That’s the good news. On a gloomier note, Grumet called the process of passing the IRA “toxic,” which left a “strong distaste in the Republican party” that is causing opposition to form in Congress. Ranking Republicans in the Senate Energy Committee and House Energy Committee recently published a report entitled "IRA - Irresponsible, Reckless, Alarming," calling it one of the “most economically disastrous pieces of legislation ever created.” As a result, the IRA is a law that is being embraced by stakeholders but may be “in political peril.”  

Criticism of the IRA has come from the political left as well. The IRA marked an ideological shift in the fight against climate change by focusing on incentivizing industry rather than focusing on a carbon tax or other regulatory approach. By giving tax breaks to large “rapacious” companies—many of whom have fossil assets—the IRA is, in Grumet’s words, “kinda not the vibe” of environmental groups. Getting behind big companies to solve the climate change problem is not resonating with many climate activists, despite the bill’s historic nature.

Implementation of the IRA has also proven to be a challenge. Issues are arising around the speed of permitting—something that was covered in a previous Energy Policy Seminar by Ana Unruh Cohen of the White House Council on Environmental Quality—as well as the lack of sufficient transmission capacity, new or insufficiently strong supply chains, and an underdeveloped workforce. In Grumet’s view, the government’s assertion that the energy transition is a top priority is “not being met by the facts on the ground”—there are not enough people in the government who are working on these issues and “translating the law into guidance has been excessively slow.”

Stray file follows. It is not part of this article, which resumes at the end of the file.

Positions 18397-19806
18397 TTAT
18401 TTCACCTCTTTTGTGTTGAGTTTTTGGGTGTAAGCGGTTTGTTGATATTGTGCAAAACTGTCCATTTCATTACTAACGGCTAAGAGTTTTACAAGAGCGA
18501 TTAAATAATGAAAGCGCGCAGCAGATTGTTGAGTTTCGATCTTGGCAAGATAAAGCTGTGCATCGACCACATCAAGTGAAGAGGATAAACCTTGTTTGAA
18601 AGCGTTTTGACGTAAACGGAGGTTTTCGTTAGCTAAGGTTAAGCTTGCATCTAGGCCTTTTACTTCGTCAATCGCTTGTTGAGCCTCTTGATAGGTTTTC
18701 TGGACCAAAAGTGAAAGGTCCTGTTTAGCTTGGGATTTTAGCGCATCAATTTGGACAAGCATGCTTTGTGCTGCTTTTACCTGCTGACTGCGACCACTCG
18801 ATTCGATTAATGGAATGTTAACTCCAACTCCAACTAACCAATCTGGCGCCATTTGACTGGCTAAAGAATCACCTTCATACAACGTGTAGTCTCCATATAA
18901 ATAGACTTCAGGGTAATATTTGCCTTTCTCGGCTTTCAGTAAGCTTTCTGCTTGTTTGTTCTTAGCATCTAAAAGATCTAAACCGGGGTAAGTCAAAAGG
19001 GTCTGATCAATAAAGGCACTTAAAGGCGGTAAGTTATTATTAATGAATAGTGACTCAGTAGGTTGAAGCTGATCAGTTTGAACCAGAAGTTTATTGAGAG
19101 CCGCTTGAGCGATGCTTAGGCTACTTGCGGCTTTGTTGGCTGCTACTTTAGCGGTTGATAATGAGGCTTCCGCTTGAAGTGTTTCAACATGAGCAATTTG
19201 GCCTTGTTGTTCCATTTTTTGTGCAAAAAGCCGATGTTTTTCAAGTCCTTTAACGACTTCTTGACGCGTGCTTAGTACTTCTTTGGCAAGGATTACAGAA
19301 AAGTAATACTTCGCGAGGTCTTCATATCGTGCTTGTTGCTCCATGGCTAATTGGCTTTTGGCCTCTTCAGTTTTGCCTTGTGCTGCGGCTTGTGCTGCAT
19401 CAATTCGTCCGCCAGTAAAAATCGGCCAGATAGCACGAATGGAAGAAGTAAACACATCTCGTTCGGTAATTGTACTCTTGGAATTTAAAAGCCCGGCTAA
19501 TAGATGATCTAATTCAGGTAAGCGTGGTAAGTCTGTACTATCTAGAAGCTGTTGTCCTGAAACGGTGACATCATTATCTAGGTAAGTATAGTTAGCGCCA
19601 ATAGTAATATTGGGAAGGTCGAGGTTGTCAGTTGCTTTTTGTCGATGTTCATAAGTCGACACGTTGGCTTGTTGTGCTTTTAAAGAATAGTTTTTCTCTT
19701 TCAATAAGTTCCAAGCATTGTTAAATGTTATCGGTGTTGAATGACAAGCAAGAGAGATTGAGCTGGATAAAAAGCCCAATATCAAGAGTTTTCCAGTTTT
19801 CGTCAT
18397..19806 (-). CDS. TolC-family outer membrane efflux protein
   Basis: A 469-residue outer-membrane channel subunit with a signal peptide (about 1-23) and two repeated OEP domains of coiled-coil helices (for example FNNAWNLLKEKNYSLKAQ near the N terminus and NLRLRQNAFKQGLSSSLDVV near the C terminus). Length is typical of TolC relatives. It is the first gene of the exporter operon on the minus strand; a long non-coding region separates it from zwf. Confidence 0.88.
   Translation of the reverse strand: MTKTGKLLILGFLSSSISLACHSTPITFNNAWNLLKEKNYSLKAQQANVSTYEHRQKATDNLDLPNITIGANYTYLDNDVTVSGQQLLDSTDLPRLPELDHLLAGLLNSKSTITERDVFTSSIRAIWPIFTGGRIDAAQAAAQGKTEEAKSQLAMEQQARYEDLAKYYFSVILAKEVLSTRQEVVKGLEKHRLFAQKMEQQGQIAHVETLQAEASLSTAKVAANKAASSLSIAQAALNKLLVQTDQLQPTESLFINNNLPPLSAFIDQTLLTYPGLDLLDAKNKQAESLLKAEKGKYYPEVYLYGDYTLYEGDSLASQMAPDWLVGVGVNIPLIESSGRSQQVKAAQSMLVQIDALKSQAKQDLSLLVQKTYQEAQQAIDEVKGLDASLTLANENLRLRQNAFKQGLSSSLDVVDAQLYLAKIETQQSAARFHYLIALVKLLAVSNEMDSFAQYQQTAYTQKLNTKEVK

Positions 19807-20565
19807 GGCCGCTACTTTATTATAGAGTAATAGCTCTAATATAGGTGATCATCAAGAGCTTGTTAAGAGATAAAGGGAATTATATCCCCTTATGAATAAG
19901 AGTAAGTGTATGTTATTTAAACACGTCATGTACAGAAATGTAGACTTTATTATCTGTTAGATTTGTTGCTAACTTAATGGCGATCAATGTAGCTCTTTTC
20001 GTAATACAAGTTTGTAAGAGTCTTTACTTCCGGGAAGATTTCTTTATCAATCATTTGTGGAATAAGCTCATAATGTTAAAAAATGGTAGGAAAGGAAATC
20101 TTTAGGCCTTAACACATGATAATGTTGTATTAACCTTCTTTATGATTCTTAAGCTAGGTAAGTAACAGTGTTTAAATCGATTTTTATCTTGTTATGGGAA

Moreover, the rigidity of some of the requirements—such as the focus on domestic content—is delaying deployment. Grumet gave the example of the need to ramp up the manufacturing of steel poles for large wind turbines in the United States, where there are no current factories. The push to build new facilities and manufacturing capacity is also being challenged by inflation and high interest rates. With high up-front costs and nearly zero operating costs, the economics of the industry are now very different from what they were five years ago. The industry is trying to “build giant things fast” and the IRA has helped, but progress is slow.

Despite these challenges, Grumet closed with optimism, noting that the “fundamentals of the clean energy transition are sound.” Strong growth in power demand as well as an ever-declining levelized cost of energy (LCOE) of renewables are driving continued investment and adoption. However, there is a risk that “innovation in technology is not being matched by innovation in decision-making,” which, as Grumet urged, is a call to action for Harvard Kennedy School students. 

When asked in the Q&A about his role, Grumet said, “It’s super fun. When do you get a chance to work on big, hard problems with people you like, where there are real consequences to success and failure?”

Watch a recording of Grumet's talk below.

For more information on this publication: Belfer Communications Office
For Academic Citation: Floyd, Matt.“Event Debrief: The Future Is Very Bright and Every Day Is a Freaking Crisis.” Belfer Center for Science and International Affairs, Harvard Kennedy School, December 21, 2023.